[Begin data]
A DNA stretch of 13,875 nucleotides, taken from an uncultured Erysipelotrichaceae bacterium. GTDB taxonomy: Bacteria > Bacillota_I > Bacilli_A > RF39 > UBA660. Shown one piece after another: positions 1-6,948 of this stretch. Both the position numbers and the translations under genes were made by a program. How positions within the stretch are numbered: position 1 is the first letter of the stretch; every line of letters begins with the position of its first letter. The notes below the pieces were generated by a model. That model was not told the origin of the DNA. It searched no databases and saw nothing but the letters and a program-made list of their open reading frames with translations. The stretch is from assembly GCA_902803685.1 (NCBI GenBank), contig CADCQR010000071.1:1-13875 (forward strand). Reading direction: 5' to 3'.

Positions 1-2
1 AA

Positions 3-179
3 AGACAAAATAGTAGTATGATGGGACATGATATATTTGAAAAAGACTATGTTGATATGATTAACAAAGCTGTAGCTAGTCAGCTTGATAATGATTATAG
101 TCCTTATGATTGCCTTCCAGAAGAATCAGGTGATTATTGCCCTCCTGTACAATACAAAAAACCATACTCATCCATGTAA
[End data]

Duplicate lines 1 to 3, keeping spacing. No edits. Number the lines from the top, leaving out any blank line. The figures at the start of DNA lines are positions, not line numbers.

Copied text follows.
A DNA stretch of 13,875 nucleotides, taken from an uncultured Erysipelotrichaceae bacterium. GTDB taxonomy: Bacteria > Bacillota_I > Bacilli_A > RF39 > UBA660. Shown one piece after another: positions 1-6,948 of this stretch. Both the position numbers and the translations under genes were made by a program. How positions within the stretch are numbered: position 1 is the first letter of the stretch; every line of letters begins with the position of its first letter. The notes below the pieces were generated by a model. That model was not told the origin of the DNA. It searched no databases and saw nothing but the letters and a program-made list of their open reading frames with translations. The stretch is from assembly GCA_902803685.1 (NCBI GenBank), contig CADCQR010000071.1:1-13875 (forward strand). Reading direction: 5' to 3'.

Positions 1-2
1 AA